“We still don’t know much of the crucial information and we are less than a year away from it. We need that information to plan effectively.”

The changing face of retail

There is a bigger problem than that of devolved nations or Ofsted inspections, however. Retail is currently evolving at an incredibly fast pace, with the impact of digital and changes in consumer behaviour driving that evolution.

As all retailers know, that pace of change would come to a standstill if retail staff were unable to keep up with developments. And to keep up with those shifts, staff need to be properly trained. But some with an eye on retail training doubt that current apprenticeships are compatible with the way that retailers coach their staff.

“The work we’ve done at the BRC makes us think the skills retailers need their employees to have are soon going to be very different,” says Ironside.

“Current core skills are around basic problem solving but soon skills will be more around engaging with customers effectively, lateral thinking and creativity. There is a clear feeling that over next five to 10 years there will be change in attributes.”

Ironside says that both shopfloor employees and staff in other parts of the supply chain such as distribution centres or contact centres will need to be able to respond flexibly to new demands and challenges brought by a new kind of retail. So they will need a wider skillset.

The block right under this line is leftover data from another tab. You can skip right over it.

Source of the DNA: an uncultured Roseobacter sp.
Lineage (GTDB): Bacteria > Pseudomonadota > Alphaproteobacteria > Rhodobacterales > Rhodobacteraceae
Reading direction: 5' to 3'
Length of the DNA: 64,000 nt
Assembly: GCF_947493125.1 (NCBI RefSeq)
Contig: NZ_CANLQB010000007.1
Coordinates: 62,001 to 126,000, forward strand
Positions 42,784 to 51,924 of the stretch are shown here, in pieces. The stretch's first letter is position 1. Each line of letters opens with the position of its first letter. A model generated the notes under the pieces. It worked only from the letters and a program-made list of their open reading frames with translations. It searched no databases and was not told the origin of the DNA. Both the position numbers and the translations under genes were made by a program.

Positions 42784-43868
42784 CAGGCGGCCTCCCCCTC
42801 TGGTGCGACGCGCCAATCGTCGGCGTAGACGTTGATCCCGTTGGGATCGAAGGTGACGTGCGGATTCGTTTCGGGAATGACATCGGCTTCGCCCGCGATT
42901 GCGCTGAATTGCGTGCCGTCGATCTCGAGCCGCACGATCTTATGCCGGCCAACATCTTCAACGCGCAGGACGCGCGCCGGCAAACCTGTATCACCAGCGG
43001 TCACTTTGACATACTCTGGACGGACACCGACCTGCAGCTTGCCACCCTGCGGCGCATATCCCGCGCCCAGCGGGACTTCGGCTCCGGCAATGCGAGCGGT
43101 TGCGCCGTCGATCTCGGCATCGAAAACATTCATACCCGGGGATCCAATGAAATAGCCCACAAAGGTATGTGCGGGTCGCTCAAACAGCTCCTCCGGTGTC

Retailers at present mainly run six-month-long training programmes, delivered on the shop floor.

Under apprenticeship rules employees would have 12 months’ training, delivered away from the shop floor, with additional elements of maths and English.

“Many employers are very proud of investing in their internal training,” says Prendergast. “They have excellent programmes and now face a challenge because once you start to map the content of individual training programmes to an apprenticeship framework it becomes generic.

“Being generic is what allows apprenticeship standards to be developed, but one standard will not fit every retailer.”

However, although Prendergast admits that there are challenges involved in the levy and the resulting apprenticeships, she believes that employers should try to see the levy as “an opportunity, not as a cost”.

“There are lots of ways to deal with the levy” she continues. “For instance, employers might roll out apprenticeships to create a multi-skilled employee with time spent on the shop floor, the distribution centre and in the contact centre.”

Supply chain solution

Another way of using the funds created by the levy would be to strike a deal with other partners in the supply chain. For instance, retailers may be able to team up with manufacturers so that employees at smaller companies not subject to the levy benefit from retailers’ investment.

Although the Government is not planning to introduce this supply chain initiative until after the first year of the levy, the BRC is hopeful that it will happen very soon after that point.

Retail Trust’s Prendergast endorses the idea. “Why wouldn’t you pass it on to supply chain if you feel apprenticeships are not right for your business?” she asks.

Ultimately, the apprenticeship levy is another cost that retailers, with margins already squeezed, will have to bear. Those who manage to embrace it innovatively will be at an advantage.

But, as Ironside says, government needs to answer business’s questions sooner rather than later.

“Everyone in retail is looking very closely at how compatible their current approach is with the new rules,” he says. “But they all need clarity.”